The term “ecohydrology” relates primarily to my good colleagues Jean-Christophe Domec and Ge Sun, working with whom has shaped my thinking of plant growth and plant-environment interactions. It was in collaboration with them that I learned to appreciate the critical role that xylem anatomy plays in plant-environment interactions, and the mechanisms and time scales of coupling between the stomata and plant hydraulic conductance. While my focus has been on carbon fluxes, the role of water availability was often central. Even in wetland forests, water availability can constrain plant gas exchange. Plant water relations is also the topic that engages the students in my Forest Ecology class the most. Of the many feedbacks and interactions covered in the course, the complexity and far-reaching implications of plant water transport amaze and resonate with the most.
What are your undergraduate and graduate degrees in?
My BS is in Biology from the University of Tartu in Estonia (with semester-long stints in the University of Joensuu in Finland, and the Swedish Agricultural University in Uppsala, Sweden), and MS and PhD in Forest Science from Michigan Technological University.
How did you arrive at working in/thinking about ecohydrology?
Among my first projects were plant gas exchange measurements with Olevi Kull and Anu Sôber back in Estonia (using a home-made gas exchange system that filled half an office). “Stomatal conductance” was among the first phrases that I spoke as a budding scientist. Starting from there, and throughout the rest of my academic career, water availability has always been the factor without which one cannot talk about carbon exchange. Although never explicitly my main focus, moisture effects on photosynthesis, growth and allocation have been inseparable from the carbon fluxes themselves.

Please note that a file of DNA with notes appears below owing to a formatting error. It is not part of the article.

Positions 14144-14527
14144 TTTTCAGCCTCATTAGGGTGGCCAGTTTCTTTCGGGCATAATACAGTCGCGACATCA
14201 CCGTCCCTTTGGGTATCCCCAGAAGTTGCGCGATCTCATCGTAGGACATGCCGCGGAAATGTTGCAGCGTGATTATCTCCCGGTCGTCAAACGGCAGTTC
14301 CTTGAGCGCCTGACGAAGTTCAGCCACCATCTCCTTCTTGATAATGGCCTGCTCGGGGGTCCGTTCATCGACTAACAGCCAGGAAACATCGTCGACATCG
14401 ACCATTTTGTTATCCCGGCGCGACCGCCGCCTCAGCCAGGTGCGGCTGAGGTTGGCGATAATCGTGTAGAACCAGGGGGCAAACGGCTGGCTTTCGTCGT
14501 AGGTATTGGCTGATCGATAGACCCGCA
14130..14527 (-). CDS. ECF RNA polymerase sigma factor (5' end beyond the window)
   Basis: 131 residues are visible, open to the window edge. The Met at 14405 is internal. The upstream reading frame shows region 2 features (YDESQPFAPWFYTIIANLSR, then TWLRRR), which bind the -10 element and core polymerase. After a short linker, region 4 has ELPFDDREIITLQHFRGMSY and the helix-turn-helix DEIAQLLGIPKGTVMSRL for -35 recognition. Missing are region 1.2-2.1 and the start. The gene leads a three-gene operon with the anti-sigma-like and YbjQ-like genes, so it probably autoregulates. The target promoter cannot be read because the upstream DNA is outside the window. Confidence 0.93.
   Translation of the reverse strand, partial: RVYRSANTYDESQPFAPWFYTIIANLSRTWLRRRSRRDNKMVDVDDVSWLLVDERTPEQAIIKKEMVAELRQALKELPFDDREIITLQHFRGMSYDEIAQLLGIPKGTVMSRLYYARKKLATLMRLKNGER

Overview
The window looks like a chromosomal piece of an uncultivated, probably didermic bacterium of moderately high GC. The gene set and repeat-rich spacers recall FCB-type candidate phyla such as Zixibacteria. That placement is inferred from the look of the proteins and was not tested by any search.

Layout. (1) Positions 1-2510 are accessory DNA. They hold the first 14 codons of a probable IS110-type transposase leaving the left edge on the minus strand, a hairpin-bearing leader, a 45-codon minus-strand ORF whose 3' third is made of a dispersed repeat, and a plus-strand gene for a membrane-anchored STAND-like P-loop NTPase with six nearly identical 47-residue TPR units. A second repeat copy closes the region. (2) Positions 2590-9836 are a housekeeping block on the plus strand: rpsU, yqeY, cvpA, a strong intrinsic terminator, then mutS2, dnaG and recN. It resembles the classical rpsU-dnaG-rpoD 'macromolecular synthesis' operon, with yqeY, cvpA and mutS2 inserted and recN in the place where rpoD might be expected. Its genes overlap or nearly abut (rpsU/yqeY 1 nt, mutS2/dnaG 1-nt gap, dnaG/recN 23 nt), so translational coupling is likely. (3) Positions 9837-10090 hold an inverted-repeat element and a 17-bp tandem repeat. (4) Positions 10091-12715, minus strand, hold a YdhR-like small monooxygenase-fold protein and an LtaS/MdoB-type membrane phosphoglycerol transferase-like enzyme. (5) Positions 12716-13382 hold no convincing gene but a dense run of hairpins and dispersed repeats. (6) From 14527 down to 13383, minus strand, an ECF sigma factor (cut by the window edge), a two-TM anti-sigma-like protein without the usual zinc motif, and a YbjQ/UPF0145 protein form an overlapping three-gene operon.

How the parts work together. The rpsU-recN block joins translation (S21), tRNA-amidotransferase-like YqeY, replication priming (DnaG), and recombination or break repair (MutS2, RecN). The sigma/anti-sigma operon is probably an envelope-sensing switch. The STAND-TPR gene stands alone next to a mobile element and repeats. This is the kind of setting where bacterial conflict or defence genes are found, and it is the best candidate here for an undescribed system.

What do you see as an important emerging area of ecohydrology?
A growing number of recent reports have underlined the tightness of coupling between water, carbon and nutrient cycles. To me, the soil-plant-environment system serves as an effective model of the entire world. Though conceptually simple, many aspects of this self-stabilizing system remain poorly understood. I think the coming decades will elucidate many of the connections, and a lot of it has to do with quantitative and system-level understanding of belowground processes – the interactions between the live, the dead, and the mineral.
Do you have a favorite ecohydrology paper? Describe/explain.
For the ecohydrology work that I have participated in, the most influential study that we have cited is perhaps the concept of reference conductance proposed by Ram Oren and colleagues (Oren R, Sperry JS, Katul GG, Pataki DE, Ewers BE, Phillips N, Schafer KVR (1999) Survey and synthesis of intra- and interspecific variation in stomatal sensitivity to vapour pressure deficit. Plant, Cell and Environment 22: 1515-1526, doi: 10.1046/j.1365-3040.1999.00513.x). It has been used to great effect in local and global context, and served as the foundation for a number of other more recent landmark papers.
What do you do for fun (apart from ecohydrology)?
These days, I spend a fair amount of time improving my frisbee skills with my daughter, going for the occasional run, and learning the piano.